The HPA provides an algorithm for the clinical evaluation and management of drug users with possible anthrax.[5]

Laboratory staff should be warned of possible anthrax in specimens so that appropriate laboratory biohazard precautions can be followed.

  • FBC shows raised white cells (predominantly neutrophils); LFTs show raised transaminases.
  • The diagnosis of cutaneous anthrax is usually suggested by the characteristic appearance of skin lesions.
  • B. anthracis may be cultured from the ulcer or eschar (in cutaneous anthrax), pleural fluid, the cerebrospinal fluid (CSF) or the blood. Specimens may be stained or cultured to demonstrate the organism. B. anthracis readily grows on blood agar, and staining microbiologically differentiates the organism from non-B. anthracis bacilli.
  • The preferred diagnostic procedure for cutaneous anthrax is staining the ulcer exudate with methylthioninium chloride (methylene blue) or Giemsa stain (mixture of methylene blue and eosin).
  • Blood cultures may be indicated if cutaneous anthrax is associated with fever and other systemic symptoms.
  • CXR and/or chest CT scan are indicated if inhalation anthrax is suspected. CXR often shows a widened mediastinum (lymphadenopathy and haemorrhagic mediastinitis), pleural effusion and pulmonary infiltrates.
  • Enzyme-linked immunosorbent assay (ELISA) serological diagnosis is also available.

Consult the most recently updated guidelines for treatment at the HPA website[1] and immediately contact the local Hospital Infection Control Team. Current treatment recommendations:[7]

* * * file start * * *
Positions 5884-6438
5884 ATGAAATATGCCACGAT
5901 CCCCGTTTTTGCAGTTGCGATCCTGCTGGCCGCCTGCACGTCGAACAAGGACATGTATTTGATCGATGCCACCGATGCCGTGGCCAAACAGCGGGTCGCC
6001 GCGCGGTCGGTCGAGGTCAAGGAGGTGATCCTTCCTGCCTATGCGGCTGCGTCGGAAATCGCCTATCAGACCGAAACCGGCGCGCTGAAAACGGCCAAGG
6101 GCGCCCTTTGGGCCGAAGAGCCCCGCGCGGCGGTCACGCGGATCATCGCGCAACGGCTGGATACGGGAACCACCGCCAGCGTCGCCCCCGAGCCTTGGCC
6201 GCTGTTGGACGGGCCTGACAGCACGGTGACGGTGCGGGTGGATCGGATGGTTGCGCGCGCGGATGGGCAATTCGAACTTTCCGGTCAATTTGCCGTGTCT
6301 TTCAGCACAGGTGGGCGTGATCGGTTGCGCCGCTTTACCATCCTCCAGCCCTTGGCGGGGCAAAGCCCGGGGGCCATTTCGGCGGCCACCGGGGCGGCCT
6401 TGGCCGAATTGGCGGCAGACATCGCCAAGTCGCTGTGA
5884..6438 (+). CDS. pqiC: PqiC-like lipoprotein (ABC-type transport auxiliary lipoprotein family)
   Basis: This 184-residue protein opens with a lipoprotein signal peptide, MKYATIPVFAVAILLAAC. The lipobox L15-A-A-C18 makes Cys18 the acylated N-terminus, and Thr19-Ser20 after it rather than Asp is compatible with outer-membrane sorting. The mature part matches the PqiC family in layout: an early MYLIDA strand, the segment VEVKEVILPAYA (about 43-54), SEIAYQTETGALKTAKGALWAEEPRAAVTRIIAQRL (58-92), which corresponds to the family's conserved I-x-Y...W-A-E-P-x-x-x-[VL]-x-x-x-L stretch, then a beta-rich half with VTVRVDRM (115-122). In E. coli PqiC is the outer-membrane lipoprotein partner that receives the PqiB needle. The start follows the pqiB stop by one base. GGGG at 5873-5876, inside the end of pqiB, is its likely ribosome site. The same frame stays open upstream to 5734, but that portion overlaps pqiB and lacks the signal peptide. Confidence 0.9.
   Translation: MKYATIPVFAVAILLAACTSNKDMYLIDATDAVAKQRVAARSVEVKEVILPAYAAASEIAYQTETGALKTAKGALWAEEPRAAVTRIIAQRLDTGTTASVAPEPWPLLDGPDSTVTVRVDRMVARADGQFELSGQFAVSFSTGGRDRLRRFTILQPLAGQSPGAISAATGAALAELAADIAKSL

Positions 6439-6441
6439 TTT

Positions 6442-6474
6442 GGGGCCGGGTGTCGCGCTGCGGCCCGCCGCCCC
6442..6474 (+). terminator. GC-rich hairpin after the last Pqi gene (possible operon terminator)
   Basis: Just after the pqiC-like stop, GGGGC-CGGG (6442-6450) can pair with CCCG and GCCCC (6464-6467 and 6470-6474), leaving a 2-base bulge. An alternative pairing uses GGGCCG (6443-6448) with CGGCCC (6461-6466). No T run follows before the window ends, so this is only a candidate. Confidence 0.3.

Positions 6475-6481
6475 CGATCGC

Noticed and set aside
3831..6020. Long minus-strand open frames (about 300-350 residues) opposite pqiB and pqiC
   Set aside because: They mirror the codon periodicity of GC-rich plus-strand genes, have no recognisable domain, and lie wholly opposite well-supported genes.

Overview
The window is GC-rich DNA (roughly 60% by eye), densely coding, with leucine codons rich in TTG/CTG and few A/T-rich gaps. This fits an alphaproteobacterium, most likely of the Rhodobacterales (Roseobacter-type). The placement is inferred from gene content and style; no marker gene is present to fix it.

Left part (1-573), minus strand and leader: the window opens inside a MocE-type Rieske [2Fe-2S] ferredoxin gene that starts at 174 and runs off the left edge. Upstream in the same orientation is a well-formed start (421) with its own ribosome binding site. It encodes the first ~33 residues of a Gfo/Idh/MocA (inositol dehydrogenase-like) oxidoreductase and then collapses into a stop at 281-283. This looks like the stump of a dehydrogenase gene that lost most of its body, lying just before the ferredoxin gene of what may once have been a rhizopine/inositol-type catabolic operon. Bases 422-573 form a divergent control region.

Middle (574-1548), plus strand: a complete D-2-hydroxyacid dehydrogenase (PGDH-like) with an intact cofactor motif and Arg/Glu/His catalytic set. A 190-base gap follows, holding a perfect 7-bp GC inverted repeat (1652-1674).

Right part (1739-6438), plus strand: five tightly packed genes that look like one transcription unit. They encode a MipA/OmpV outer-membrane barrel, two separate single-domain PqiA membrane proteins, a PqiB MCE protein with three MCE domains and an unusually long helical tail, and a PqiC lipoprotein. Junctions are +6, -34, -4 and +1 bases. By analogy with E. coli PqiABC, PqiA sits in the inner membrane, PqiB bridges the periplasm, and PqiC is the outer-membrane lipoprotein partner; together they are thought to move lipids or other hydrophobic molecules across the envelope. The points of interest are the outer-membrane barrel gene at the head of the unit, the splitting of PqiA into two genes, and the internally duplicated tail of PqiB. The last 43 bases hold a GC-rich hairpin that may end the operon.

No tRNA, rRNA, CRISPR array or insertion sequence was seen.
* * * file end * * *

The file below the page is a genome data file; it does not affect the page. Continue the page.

Inhalation or gastrointestinal anthrax:

  • Treat initially with either ciprofloxacin or doxycycline combined with one or two other antibiotics - eg, amoxicillin, benzylpenicillin, chloramphenicol, clarithromycin, clindamycin, imipenem with cilastatin, rifampicin and vancomycin.
  • When the condition improves and the sensitivity of the B. anthracis strain is known, treatment may be switched to a single antibiotic. Treatment should continue for 60 days because germination may be delayed.

Cutaneous anthrax:

  • Treat with either ciprofloxacin or doxycycline for 7 days (treatment may need to be continued for 60 days if exposure is due to aerosol).
  • Treatment may be switched to amoxicillin if the infecting strain is susceptible.
  • A combination of antibacterials for 14 days is recommended for cutaneous anthrax with systemic features, extensive oedema or lesions of the head or neck.

Injection anthrax:

  • Timely surgical debridement is important to remove primary source of toxin.
  • Empirical antibiotics to cover B. anthracis as well as other causes of soft tissue infections are needed.